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South Carolina Gov. Apologizes To Staff, Gets Back To Work

This article is more than 11 years old.
South Carolina Gov. Mark Sanford tries to keep the media back as he makes his way to the Statehouse after a cabinet meeting Friday in Columbia, S.C. (AP Photo)
South Carolina Gov. Mark Sanford tries to keep the media back as he makes his way to the Statehouse after a cabinet meeting Friday in Columbia, S.C. (AP Photo)

South Carolina Gov. Mark Sanford got back to work Friday, but first he had some more apologizing to do.

In his first public event since he revealed his mistress in Argentina, the Republican governor met with state agency heads in what is usually a low-key Cabinet meeting. He specifically apologized to the agency leaders that handle economic development trips and his security, and likened his struggle to that of King David.

The governor, who talked about "moral absolutes" and God's law during his revealing, yet rambling news conference Wednesday, said King David "fell mightily, fell in very, very significant ways, but then picked up the pieces and built from there."

"The epicenter of the administrative team really rests with the Cabinet," he said as photographers clicked away and news organizations aired the meeting live.

Sanford told the South Carolina Law Enforcement Division chief that he put the agency in a bad place by not telling offices he was going to Argentina last week. Then, he told the Commerce Department head he was sorry for visiting his mistress while on an economic development trip to South America about a year ago.

Sanford has said he would pay back an undisclosed amount for the nine-day trip to Brazil and Argentina for which taxpayers paid $12,000 last year. That includes $8,687 for Sanford's plane ticket, and $453 in lodging. A spokeswoman for the Commerce Department said Friday that initially plans were made to only visit Brazil, but Sanford asked for extra meetings in Argentina.

Sanford said the trip was legitimate but he put the agency in an awkward spot "based on what I did in terms of eating dinner down there."

About a week ago, Sanford disappeared to Buenos Aires, returning Wednesday to reveal the affair and publicly apologize to his wife and four sons, his supporters and constituents. He also resigned as chairman of the Republican Governors Association.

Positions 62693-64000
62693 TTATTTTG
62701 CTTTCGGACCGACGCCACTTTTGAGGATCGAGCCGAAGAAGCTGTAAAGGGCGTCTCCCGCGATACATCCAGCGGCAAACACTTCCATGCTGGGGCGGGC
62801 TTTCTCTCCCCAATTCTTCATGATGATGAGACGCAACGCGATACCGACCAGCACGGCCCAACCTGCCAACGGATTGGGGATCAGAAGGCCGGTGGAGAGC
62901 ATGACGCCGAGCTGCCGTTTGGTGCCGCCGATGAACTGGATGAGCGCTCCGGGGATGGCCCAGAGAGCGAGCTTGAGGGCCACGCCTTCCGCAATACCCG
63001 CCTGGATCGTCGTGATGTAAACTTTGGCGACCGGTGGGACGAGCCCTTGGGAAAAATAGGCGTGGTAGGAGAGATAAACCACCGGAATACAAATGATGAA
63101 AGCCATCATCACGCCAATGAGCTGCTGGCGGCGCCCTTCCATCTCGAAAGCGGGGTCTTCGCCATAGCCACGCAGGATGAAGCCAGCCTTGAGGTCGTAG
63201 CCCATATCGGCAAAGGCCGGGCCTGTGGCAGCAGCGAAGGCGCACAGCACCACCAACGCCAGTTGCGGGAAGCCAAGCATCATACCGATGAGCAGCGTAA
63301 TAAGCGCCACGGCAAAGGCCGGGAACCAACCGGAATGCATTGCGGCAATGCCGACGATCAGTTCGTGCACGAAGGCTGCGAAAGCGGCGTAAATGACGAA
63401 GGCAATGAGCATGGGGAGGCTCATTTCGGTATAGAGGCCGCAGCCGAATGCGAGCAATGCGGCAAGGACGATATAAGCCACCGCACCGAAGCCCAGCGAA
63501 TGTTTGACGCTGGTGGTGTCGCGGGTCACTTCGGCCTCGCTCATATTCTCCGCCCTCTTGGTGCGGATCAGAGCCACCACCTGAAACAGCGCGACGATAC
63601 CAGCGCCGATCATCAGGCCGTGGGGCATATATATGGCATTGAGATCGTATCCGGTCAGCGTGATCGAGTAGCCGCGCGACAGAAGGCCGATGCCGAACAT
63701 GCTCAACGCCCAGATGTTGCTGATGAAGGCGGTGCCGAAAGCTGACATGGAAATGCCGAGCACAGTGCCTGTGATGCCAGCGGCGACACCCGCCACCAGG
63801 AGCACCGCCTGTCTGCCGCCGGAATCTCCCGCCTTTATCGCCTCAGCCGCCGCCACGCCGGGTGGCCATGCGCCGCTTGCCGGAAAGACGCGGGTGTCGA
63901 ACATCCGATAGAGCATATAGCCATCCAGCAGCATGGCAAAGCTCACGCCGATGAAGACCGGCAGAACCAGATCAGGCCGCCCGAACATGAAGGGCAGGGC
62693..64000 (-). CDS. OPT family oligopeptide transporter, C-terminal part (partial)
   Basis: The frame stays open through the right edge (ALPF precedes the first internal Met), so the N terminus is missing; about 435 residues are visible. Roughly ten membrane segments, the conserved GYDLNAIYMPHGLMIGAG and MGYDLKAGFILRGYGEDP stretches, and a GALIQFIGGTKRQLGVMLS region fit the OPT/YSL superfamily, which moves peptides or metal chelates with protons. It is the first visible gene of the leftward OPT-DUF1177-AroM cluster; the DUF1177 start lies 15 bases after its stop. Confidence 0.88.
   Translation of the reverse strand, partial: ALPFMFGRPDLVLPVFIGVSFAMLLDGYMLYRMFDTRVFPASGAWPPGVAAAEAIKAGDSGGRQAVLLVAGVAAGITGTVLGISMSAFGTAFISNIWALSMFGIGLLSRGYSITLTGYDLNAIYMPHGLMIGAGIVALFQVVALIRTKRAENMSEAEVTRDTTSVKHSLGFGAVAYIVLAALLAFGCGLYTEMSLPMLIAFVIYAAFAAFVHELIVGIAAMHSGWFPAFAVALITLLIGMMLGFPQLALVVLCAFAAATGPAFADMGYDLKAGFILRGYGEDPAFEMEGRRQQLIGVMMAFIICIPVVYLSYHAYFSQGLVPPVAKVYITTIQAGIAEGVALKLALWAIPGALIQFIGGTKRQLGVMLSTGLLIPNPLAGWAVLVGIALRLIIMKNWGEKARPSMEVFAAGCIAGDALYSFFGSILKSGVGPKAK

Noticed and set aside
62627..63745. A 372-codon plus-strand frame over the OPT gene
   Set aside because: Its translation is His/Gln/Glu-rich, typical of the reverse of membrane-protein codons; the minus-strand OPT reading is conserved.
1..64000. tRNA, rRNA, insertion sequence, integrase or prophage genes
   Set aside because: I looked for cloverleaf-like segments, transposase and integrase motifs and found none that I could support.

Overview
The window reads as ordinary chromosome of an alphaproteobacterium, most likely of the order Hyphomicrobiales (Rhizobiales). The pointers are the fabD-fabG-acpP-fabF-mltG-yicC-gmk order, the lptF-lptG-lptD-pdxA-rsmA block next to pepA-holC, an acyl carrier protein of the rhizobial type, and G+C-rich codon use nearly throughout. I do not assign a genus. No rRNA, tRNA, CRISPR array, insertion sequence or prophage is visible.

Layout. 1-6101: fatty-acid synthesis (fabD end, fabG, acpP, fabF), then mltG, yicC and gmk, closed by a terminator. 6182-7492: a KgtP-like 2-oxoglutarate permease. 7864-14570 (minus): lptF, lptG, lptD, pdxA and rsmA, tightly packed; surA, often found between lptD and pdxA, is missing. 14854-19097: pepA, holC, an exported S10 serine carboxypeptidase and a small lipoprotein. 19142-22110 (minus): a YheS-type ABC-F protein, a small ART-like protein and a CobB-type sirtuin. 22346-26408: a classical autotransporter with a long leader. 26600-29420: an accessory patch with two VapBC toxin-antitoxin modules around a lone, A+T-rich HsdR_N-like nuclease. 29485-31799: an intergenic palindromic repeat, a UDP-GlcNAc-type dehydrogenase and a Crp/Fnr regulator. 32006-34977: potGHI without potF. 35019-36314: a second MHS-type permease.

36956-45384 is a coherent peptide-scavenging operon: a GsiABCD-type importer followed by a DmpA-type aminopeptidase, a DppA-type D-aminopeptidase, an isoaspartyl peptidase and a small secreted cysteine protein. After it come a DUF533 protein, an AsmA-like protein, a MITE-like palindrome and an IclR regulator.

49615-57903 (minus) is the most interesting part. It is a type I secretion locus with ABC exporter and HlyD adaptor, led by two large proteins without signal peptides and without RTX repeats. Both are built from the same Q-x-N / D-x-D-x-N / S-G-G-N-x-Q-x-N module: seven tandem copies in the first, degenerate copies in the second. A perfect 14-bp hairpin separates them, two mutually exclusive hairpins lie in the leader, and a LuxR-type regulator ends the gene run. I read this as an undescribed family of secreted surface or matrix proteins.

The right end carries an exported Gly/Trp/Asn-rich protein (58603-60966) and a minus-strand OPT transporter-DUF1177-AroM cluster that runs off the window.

Sanford said he left his staff with the impression he was heading off for some solo hiking on the Appalachian Trail, a bogus story that they relayed to reporters who began asking where the governor had gone.

His secretive trip and affair have raised legal and ethical questions, and some have called for his resignation. Sanford, though, has said he has no plans to resign and told his Cabinet that it was time to get back to work.

Earlier Friday, the man who would replace Sanford if he did step down said he wasn't calling for the governor's resignation right away.

Lt. Gov. Andre Bauer, a fellow Republican, told The Associated Press that he spoke to Sanford on Thursday and "could tell he had done a lot of soul searching." The two, who have not been allies and don't run on the same ticket, didn't discuss the possibility of the governor stepping down.

"Mark Sanford is still my governor and regardless of what his decision is, I'm going to stand by and try to help him," Bauer told AP in his first interview since Sanford admitted to the affair.

Bauer's relationship with the Sanfords has been cool.

Jenny Sanford threw her support behind Bauer's rival in a GOP primary runoff for lieutenant governor in 2006, and the governor and Bauer have disagreed over whether the state's No. 2 needs security detail. Sanford's vetoes of the funding have been overridden by lawmakers.

Sanford, barred by state law from running again, leaves office in 2010. If he were to resign, Bauer — expected to run for the top spot — steps into the office. Other candidates are also jockeying for the job.

"Clearly it would give me an advantage," Bauer said of a Sanford resignation. "If it weren't so, there wouldn't be so many people thinking about running for governor concerned about it."

There are deep misgivings about Bauer, though. He spent much of the 2006 campaign recovering from injuries suffered when a plane he was flying crashed. He was also injured politically by news that he had been let off for speeding after troopers stopped him. He was elected the nation's youngest lieutenant governor in 2002 at age 33.

This program aired on June 26, 2009. The audio for this program is not available.

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